Irrigation NZ welcomes Hurunui moratorium
Irrigation NZ (INZ) has welcomed the moratorium placed on new major irrigation consents on Canterbury's Hurunui River yesterday, saying it was common sense where no proper water plan exists.
Environment Canterbury commissioners requested the moratorium from Environment Minister Nick Smith and he approved it on new water takes from the river and its tributaries from Friday until October 1 next year.
In a letter to Dr Smith chairwoman Dame Margaret Bazley said the Hurunui catchment did not meet criteria in the Environment Canterbury Act, it faced increasing demand, was nearing full allocation and in lower reaches suffered diminished water quality.
She said the river and tributaries were subject to multiple and overlapping statutory processes.
Dr Smith said the purpose of the moratorium was to enable a comprehensive plan to be put in place for the Hurunui ahead of major consents being considered.
INZ chairman Graeme Sutton said that would allow the Canterbury Water Management Strategy (CWMS) to address the future of the Hurunui River in a community-focused plan.
INZ describes itself as the leading representative body for the irrigation sector, with more than 3500 members.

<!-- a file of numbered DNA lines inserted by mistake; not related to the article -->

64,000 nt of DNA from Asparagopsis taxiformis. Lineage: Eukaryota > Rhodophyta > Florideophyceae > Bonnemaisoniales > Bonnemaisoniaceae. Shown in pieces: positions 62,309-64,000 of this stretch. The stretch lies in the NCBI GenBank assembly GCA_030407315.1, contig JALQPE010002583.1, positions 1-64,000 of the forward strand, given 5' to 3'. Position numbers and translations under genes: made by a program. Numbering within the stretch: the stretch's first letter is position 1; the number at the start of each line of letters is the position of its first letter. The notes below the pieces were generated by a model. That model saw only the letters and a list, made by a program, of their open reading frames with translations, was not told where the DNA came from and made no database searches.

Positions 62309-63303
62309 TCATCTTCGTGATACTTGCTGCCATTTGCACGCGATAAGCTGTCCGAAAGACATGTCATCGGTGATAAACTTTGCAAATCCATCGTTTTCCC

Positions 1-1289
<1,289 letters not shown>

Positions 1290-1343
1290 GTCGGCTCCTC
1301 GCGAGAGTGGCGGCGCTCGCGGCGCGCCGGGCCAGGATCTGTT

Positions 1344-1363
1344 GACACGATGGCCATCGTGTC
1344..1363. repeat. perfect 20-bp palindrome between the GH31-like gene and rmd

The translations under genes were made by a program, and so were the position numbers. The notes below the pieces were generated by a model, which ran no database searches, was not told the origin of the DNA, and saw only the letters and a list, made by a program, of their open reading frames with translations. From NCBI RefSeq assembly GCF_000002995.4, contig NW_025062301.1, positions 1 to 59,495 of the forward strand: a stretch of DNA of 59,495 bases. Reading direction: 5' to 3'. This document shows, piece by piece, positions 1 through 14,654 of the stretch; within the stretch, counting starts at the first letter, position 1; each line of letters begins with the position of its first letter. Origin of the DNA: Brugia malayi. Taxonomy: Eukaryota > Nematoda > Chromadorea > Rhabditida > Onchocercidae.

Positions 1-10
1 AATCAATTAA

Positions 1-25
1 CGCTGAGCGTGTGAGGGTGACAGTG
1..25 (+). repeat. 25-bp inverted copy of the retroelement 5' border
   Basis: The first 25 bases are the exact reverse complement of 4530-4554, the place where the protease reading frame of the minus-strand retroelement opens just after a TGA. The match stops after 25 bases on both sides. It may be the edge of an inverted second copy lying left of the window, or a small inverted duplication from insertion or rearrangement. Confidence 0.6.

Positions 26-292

Mr Sutton said with no plan the current situation was messy and not likely to achieve a process that could balance all community needs.
He expressed concern over water conservations orders in respect to their effectiveness and relevance: "It could be fair to say conservation orders are outdated and would not be the right vehicle to set water allocation".
Irrigation NZ believed water allocation and limits should be set by the Natural Resources Regional Plan (NRRP) taking into account the wider balancing act in terms of sustainable environmental, social and economic community outcomes.
Consents for a massive 42,000 hectare water project, a water conservation order and the natural resources regional plan were all being considered simultaneously.
"This government is committed to developing the irrigation potential of the Hurunui River, but it wants to ensure that this is done in a careful and balanced way," Dr Smith said.
Green Party co-leader Russel Norman welcomed the moratorium but said a water conservation order was needed.
"The people of Canterbury do not want their rivers drained and polluted."
Labour MP Brendon Burns said the moratorium was inevitable.
People in Canterbury were concerned about increased contamination of waterways from industrial agriculture, he said.
"Dr Smith is playing for time with the Hurunui moratorium which runs, conveniently, until around the time of next year's election."
United Future leader Peter Dunne said the moratorium gave recreational users more opportunity to have their say on the river's future.